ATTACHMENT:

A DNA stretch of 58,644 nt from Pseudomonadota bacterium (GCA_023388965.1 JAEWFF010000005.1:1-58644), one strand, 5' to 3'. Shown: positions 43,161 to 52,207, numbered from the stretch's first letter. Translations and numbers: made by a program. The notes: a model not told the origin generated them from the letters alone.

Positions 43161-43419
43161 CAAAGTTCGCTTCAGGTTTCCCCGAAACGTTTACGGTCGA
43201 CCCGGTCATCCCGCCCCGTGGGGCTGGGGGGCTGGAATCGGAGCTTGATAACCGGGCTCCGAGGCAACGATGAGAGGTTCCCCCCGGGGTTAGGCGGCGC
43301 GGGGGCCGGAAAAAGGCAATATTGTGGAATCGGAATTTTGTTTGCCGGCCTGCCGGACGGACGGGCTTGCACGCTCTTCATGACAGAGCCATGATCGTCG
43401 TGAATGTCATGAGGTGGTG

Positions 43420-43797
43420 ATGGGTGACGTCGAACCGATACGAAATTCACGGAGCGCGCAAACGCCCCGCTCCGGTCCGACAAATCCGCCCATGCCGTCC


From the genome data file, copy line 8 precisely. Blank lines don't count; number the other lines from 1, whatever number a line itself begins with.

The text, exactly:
43420 ATGGGTGACGTCGAACCGATACGAAATTCACGGAGCGCGCAAACGCCCCGCTCCGGTCCGACAAATCCGCCCATGCCGTCC